.....Advertisement.....
.....Advertisement.....

Business/Economy

  • US adds 227,000 jobs in Feb.

    WASHINGTON (AP) — The United States added 227,000 jobs in February in the latest display of the economic recovery’s surprising breadth and brawn. The country has put together the strongest three months of pure job growth since the Great Recession.
    The unemployment rate stayed at 8.3 percent. It was the first time in six months it didn’t fall, and that was because a half-million Americans, perhaps finally seeing hope in the economy, started looking for work.
    The Labor Department also said Friday that December and January, already two of the best months for jobs since the recession, were even stronger than first estimated. It added 41,000 jobs to its total for January and 20,000 for December.

  • NM governor signs unemployment fund tax bill

    ALBUQUERQUE, N.M. (AP) — Republican Gov. Susana Martinez has signed legislation that lowers the rate New Mexico businesses pay into the state's unemployment compensation fund, saving employers more than $81 million in taxes this year.

    The governor described the measure as temporary tax relief that will be imperative as businesses recover from the economic hard times that have swept across the nation.

    Martinez signed the legislation Monday before a crowd of business leaders in Albuquerque.

    The measure short circuits a looming increase that employers were bracing to pay as part of an effort to shore up the fund. In 2013, the premiums will start to increase gradually.

  • Unemployment apps dip again as more give up looking for work

    WASHINGTON (AP) — The number of people seeking unemployment benefits fell slightly last week to the lowest point in four years, a further sign that the U.S. job market is improving.

    A seasonally adjusted 351,000 people sought unemployment aid, down from 353,000 the previous week, the Labor Department said Thursday. That matches the four-year low reached three weeks ago.

    The improving numbers show that steadily fewer people are being laid off.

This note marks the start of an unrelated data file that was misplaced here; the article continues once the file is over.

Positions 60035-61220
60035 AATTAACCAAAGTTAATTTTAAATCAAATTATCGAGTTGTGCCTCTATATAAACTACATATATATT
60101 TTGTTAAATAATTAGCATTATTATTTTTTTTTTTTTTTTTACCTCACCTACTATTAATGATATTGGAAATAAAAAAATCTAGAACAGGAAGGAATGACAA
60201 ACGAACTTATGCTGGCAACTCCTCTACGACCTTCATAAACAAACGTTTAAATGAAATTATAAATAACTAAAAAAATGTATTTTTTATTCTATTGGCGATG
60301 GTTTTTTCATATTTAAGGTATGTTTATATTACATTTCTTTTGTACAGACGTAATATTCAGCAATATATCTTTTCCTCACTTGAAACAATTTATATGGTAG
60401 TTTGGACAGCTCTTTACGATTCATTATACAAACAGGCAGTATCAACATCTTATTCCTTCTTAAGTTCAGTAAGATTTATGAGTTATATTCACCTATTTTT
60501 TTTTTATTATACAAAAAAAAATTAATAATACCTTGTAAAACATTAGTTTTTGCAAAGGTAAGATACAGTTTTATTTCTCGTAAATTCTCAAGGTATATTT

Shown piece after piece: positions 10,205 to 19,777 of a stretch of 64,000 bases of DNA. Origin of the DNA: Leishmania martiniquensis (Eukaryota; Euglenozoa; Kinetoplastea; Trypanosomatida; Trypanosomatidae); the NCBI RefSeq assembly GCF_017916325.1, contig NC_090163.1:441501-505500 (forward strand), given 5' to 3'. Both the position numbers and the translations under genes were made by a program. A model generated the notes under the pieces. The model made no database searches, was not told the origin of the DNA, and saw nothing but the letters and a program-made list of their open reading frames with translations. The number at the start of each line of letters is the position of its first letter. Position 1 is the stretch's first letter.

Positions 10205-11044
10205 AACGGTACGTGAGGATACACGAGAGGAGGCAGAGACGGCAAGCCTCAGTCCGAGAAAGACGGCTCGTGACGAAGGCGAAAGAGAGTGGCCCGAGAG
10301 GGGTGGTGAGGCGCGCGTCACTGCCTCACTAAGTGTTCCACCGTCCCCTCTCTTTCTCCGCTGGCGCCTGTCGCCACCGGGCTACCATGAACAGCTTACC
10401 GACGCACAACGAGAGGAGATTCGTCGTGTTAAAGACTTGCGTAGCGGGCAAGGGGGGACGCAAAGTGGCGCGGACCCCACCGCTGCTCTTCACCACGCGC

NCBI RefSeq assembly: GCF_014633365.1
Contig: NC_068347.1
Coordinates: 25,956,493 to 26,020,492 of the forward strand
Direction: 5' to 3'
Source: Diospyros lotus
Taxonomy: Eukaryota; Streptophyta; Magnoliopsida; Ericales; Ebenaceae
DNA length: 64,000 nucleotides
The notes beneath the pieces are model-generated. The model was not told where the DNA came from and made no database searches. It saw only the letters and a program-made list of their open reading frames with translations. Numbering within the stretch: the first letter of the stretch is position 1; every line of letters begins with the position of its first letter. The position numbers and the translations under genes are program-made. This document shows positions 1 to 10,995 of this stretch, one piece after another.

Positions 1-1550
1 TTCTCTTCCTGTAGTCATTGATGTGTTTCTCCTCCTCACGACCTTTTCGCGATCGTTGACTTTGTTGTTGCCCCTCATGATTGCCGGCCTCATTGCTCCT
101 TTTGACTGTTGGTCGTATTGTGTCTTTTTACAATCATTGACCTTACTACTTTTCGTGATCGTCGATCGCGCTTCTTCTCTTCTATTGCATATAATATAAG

One major reason the unemployment rate has fallen is that many people have given up looking for work. The government only counts people as unemployed if they are actively searching for a job.

  • New-home sales dip after 4 straight monthly gains

    WASHINGTON (AP) — Sales of new homes dipped in January but the final quarter of 2011 was stronger than first estimated.

    The Commerce Department said Friday that new-home sales fell 0.9 percent last month to a seasonally adjusted annual rate of 321,000 homes. That followed four straight months of gains in which home sales rose 10 percent.

    The gains came after the government upwardly revised October, November and December's figures. December's annual sales pace of 324,000 was the highest in a year.

  • $5 Gas Coming to Pumps Near You?

    Over the past week alone, gas prices in California and several other parts of the country have spiked 20 cents a gallon. Experts say many motorists could start to see five dollar a gallon prices by summer.

  • Meet Phillip Kunsberg

    Phillip Kunsberg became familiar with Los Alamos in the mid- to late-1980s, when he worked with scientists at Los Alamos National Laboratory (LANL) as a policy officer in the Department of Defense.
    He moved to Los Alamos in 1989 and started the Technology Institute, a nonprofit organization that brought Russian and American scientists together to work on “non-lethal” activities. Kunsberg eventually became a technical staff member for the lab.
    Kunsberg moved to New York City in 1996 to work for a venture capital firm.

  • Mardi Gras Floats: Big Business in New Orleans

    As Mardi Gras 2012 reaches its pinnacle Fat Tuesday, the float making business remains in full gear ahead all year long. Mardi Gras World builds the big floats. Its studio also offer tours 12 months a year, seven days a week.

  • VIDEO: Mardi Gras Big Business Along Gulf Coast
  • VIDEO: As economy sputters, gas prices soar

    Gas Prices Going Up, Up, Up.

  • As 13M remain out of work, unemployment apps drop to a 4-year low

    WASHINGTON (AP) — The number of people seeking unemployment benefits fell to the lowest point in almost four years last week, the latest signal that the job market could be improving.

    Still, the job market has a long way to go before it fully recovers from the damage of the Great Recession. Nearly 13 million people remain unemployed. And 8.3 percent unemployment is still painfully high.

    One reason the unemployment rate has fallen for five straight months is that many people have stopped looking for work. The government counts people as unemployed only if they are actively looking for a job.